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Tag Archives: Brexit
There are many local factors explaining the comparative fortunes of Theresa May’s Conservative Party and Jeremy Corbyn’s Labour Party in last week’s UK election. Issues around Brexit are unique to the UK, and May’s campaign was inept. But Corbyn’s comparative … Continue reading
Mrs. May called the election ostensibly to strengthen her mandate in the forthcoming Brexit negotiations. Although she failed to strengthen her majority, it is doubtful if the election result will have any impact on the Brexit negotiations.
President Trump’s actions, and the international reactions to them, are so bad that the question naturally arises, “are we witnessing the beginning of the long-term decline of the West, and of the US in particular?”
Electioneering in the UK was stopped in homage to the 22 people who died and the many people injured in the bomb attack on a pop concert in Manchester on May 22nd. It didn’t stop the xenophobic call for ending … Continue reading
Theresa May’s snap general election decision can be seen as hypocritical in that she ruled this out consistently (and as recently as 20th March) until, the Anglican vicar’s daughter hinted, God told her while hiking in Welsh Snowdonia over Easter … Continue reading
At a moment when the world needs informed responses to complex problems that transcend national borders, a retreat to nationalist tub-thumping is the last thing we need. Yes, there are important questions about who ‘we’ are and whom national public … Continue reading
Are you ready for another dose of Brexititis? This past week, PM May triggered Article 50, meaning negotiations can begin, after due examination by the 27 remaining states, between the exiting UK (or, at least, the parts that survive) and … Continue reading
Just as David Cameron’s idiocy in calling for an EU referendum to appease his rabid right-wing has made him the godfather of Brexit, so May, in treating Scotland like a trinket which the UK has to “keep”, to say nothing … Continue reading
A recent survey has found surprisingly high levels of support for One Nation among young voters in George Christiansen’s electorate in northern Queensland. At first sight this seems incongruous with the Brexit and Trump votes, which showed younger people were … Continue reading
Brexit: the Constitutional Angle I hate to boast of my prescience but my article in this blog in April 2016 warned, in the case of a successful Brexit vote, of the birth of a “Little England searching for a greatness … Continue reading
To my generation which saw the almost bloodless collapse of the Soviet Union, Trump’s election is small beer in the scale of improbabilities. But the combination of Trump and Brexit, so improbable scarcely a year ago, raises a more … Continue reading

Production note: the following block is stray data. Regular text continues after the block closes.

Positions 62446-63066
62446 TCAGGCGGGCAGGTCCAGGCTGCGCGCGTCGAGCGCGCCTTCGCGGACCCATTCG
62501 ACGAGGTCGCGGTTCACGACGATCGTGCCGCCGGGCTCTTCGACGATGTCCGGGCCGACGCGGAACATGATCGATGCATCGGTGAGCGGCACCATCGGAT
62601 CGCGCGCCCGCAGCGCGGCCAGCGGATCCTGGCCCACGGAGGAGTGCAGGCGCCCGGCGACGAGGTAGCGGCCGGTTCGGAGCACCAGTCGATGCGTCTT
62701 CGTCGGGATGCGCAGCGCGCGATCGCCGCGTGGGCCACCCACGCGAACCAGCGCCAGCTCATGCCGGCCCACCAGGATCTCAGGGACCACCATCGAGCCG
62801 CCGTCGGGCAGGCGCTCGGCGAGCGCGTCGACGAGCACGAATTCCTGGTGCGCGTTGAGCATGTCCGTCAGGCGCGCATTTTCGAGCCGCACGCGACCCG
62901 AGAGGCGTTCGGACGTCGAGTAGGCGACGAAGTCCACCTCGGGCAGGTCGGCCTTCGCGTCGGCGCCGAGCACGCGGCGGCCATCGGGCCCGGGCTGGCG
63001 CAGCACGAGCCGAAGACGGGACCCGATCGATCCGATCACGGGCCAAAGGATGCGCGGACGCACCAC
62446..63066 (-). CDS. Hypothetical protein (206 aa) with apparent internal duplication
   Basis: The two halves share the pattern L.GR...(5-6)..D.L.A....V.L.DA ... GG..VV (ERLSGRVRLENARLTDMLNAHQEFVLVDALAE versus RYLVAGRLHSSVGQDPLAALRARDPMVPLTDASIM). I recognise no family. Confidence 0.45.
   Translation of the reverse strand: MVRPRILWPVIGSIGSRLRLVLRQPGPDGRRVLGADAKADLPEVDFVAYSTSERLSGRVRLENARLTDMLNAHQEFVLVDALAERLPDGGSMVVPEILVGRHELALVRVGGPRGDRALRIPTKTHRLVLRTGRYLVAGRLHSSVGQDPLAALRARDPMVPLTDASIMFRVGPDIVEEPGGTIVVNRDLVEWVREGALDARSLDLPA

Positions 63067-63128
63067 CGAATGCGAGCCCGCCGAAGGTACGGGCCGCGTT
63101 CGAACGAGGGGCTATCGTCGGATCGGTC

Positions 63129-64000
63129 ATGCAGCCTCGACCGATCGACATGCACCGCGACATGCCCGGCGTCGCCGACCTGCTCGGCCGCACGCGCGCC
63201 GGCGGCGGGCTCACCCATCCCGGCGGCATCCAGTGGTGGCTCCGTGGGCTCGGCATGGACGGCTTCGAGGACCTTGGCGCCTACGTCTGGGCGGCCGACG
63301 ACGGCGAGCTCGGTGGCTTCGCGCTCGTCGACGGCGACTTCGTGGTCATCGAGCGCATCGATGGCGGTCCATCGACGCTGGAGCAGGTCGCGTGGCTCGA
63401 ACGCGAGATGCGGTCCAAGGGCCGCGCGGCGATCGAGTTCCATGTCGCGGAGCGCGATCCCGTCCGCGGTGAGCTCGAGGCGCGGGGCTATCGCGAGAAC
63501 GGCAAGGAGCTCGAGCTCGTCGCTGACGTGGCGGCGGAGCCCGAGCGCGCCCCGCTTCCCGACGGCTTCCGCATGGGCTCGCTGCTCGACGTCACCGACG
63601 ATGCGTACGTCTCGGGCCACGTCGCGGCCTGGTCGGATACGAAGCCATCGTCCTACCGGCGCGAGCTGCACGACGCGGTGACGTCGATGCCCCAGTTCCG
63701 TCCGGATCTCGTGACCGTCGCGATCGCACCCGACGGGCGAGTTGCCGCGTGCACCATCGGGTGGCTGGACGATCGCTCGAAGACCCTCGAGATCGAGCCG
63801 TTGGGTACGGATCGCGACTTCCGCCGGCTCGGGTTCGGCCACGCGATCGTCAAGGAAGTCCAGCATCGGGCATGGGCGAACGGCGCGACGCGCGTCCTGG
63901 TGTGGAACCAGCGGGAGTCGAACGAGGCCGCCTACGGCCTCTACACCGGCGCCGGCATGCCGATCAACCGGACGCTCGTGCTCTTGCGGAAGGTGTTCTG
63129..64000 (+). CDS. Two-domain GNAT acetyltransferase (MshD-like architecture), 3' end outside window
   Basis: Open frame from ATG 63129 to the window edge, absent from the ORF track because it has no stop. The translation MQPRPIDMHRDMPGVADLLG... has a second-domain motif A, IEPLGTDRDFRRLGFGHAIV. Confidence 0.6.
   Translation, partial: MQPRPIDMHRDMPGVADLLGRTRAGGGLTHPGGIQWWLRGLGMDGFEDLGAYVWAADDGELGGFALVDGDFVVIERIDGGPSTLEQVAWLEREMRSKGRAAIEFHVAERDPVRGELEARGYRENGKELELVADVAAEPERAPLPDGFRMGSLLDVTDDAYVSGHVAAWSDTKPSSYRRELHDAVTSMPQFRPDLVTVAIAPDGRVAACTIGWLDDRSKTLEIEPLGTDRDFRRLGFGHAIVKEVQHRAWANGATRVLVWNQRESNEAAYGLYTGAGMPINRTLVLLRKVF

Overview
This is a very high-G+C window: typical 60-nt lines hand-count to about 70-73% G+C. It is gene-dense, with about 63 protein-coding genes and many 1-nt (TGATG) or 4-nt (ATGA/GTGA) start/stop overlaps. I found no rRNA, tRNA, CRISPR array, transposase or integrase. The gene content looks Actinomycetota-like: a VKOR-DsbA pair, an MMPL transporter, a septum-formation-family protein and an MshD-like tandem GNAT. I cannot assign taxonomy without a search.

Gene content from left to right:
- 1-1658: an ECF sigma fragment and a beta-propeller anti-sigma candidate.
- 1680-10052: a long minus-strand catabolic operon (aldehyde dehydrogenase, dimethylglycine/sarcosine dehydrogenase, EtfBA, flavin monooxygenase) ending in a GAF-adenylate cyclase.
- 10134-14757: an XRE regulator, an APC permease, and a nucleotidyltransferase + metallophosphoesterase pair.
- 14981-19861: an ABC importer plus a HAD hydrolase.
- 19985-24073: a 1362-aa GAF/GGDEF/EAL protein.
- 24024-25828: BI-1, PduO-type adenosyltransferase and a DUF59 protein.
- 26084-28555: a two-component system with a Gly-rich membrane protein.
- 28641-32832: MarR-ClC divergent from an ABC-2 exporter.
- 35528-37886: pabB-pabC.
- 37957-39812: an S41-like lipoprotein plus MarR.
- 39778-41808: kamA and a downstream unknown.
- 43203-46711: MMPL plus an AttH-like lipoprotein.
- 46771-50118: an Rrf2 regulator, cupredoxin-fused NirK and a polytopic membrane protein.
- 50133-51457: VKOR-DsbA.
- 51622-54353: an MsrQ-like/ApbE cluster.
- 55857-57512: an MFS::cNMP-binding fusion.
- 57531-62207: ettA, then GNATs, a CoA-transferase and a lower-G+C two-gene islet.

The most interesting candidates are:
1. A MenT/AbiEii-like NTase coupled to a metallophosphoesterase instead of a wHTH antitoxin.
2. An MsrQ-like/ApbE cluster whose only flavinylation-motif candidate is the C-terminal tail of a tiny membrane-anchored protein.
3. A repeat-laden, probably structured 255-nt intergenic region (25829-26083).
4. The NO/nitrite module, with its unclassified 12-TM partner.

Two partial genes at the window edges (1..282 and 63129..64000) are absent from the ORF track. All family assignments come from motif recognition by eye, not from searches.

‘They are not laughing now’. So the UKIP leader Nigel Farage gloated in the European Parliament in July 2016. It was not the first time these exact words have been uttered, in the same spirit of vengeful vindication in … Continue reading
In this article ‘Which Europe now?’ in the New York Review of Books, Mervyn King says Our political class would do well to recall the words of Confucius: Three things are necessary for government: weapons, food and trust. If … Continue reading
Dr John Carmody reflects on the historical journey of the European Union.
It is only the most naive among us who equate democracy with majoritarianism. The ‘Brexit’ plebiscite certainly returned a majority in favour of Britain leaving the European Union, but the distress caused by the decision shows that the plan … Continue reading
The thrust of Michael Keating’s essay on Brexit is that the vote in favour of leaving the European Union taken by the British electorate on 23 June will be bad for the UK but will have a minimal impact on … Continue reading
The Brexit vote has given the media a cornucopia of stories – dissent in the British Conservative and Labour Parties, the possible breakup of the “United” Kingdom and turmoil on financial markets. These, however, are distractions from two serious issues … Continue reading
To the evident surprise of most of the pundits the UK has voted decisively to leave the European Union (EU). The question now is what follows next?
KAITLIN WALSH. Don’t trust anyone over 30. The division that transcends race, gender and religion – and why a #SSM plebiscite could become our #Brexit
The increasing vitriol between the Boomers and (mostly) Gen Y has singed more than a few nose hairs in recent years. You’d be well advised to approach any discussion between active combatants with full hazmat gear. And now the … Continue reading
In the Financial Times, Martin Wolf says that the fearmongering and outright lies of Boris Johnson, Michael Gove, Nigel Farage, The Sun and the Daily Mail have won.
There are lessons for many, including Australia, in Brexit and in the demise of David Cameron. That demise resulted from a failure of leadership. He pandered to the extremist Eurosceptic in his party. Instead of dismissing them and telling … Continue reading
In this article from the Financial Times, Simon Schama (BBC’s ‘A History of Britain’) provides an historical and relevant background as to why the UK should remain as part of Europe. He highlights the narrow mindedness and divisiveness of those … Continue reading
In the London Review of Books, Ferdinand Mount, describes the gaggle of opponents of the EU and the possible consequences if the UK votes to brexit (exit from the EU). He highlights some of the risks: a risk of recession … Continue reading
The algebra goes something like this: EU ref: Brexit – Scotland = indyref2? In other words, if England overwhelmingly votes to leave the European Union while Scotland votes to remain in and the overall result from England, Northern Ireland and … Continue reading